Saturday, 19 Jun 2021

Here are some of the key takeaways from Super Tuesday

Super Tuesday is the biggest day on the primary calendar, and the results seem very likely to reshape the Democratic presidential race in ways few people could have predicted a couple of weeks ago.

Here are some takeaways from the results.

Biden storms back

It is hard to overstate the speed and depth of the comeback of former Vice President Joe Biden. He was embarrassed in Iowa, New Hampshire and Nevada and left many Democrats looking for an alternative.

A decisive victory in South Carolina left him buoyant but also highly vulnerable heading into Super Tuesday, with 14 primaries spread from Maine to California. He had little money and only limited organization in place.

Mike Bloomberg had placed a $500 million bet that Biden would falter. Sen. Bernie Sanders had built his own kind of firewall — not in a small state like South Carolina, but in the biggest of them all, California.

But Sanders’ perceived strength and Bloomberg’s weakness drove many Democrats into Biden’s arms. In a remarkable 24 hours, Biden secured the endorsements of three former competitors who appeared at show-of-force events in Dallas, and he harnessed the elusive power of momentum.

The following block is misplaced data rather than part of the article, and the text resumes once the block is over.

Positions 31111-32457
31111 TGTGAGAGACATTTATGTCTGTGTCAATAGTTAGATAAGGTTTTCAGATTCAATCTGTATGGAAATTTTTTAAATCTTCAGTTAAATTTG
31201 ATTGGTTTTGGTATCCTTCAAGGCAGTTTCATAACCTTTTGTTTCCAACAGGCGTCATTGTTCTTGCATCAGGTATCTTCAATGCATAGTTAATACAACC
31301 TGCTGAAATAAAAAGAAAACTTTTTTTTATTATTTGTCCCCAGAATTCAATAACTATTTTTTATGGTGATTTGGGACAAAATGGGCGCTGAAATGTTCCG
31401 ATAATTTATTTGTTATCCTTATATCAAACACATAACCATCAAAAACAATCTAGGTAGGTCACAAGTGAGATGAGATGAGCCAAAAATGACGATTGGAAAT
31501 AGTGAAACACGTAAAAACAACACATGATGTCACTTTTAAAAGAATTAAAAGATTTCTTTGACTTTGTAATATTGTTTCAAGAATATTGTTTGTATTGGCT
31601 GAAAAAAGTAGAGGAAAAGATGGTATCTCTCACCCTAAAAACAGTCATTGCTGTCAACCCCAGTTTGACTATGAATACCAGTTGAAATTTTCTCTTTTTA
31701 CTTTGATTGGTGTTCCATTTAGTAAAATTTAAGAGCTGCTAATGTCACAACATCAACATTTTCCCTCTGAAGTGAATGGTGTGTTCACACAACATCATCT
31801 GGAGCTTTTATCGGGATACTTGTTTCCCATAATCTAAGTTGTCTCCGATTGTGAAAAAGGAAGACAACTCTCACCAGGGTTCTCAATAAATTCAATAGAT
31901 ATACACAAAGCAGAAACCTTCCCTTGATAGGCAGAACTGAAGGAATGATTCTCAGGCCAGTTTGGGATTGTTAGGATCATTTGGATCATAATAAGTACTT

Biden’s night started with an emphatic, 30-point victory in Virginia, a state where the profile of the electorate includes many of the college-educated suburban voters who powered Democratic victories in the 2018 midterm elections. Bloomberg spent more than $12 million in television ads in Virginia and millions more on field organization. Biden spent about $200,000.

Biden built on that throughout the night, in North Carolina, Minnesota, Massachusetts and across the South. Biden’s success fundamentally reset the race, with the contest almost certainly now between him and Sanders, who ran strong in the two largest states, winning California and finishing second to Biden in Texas.

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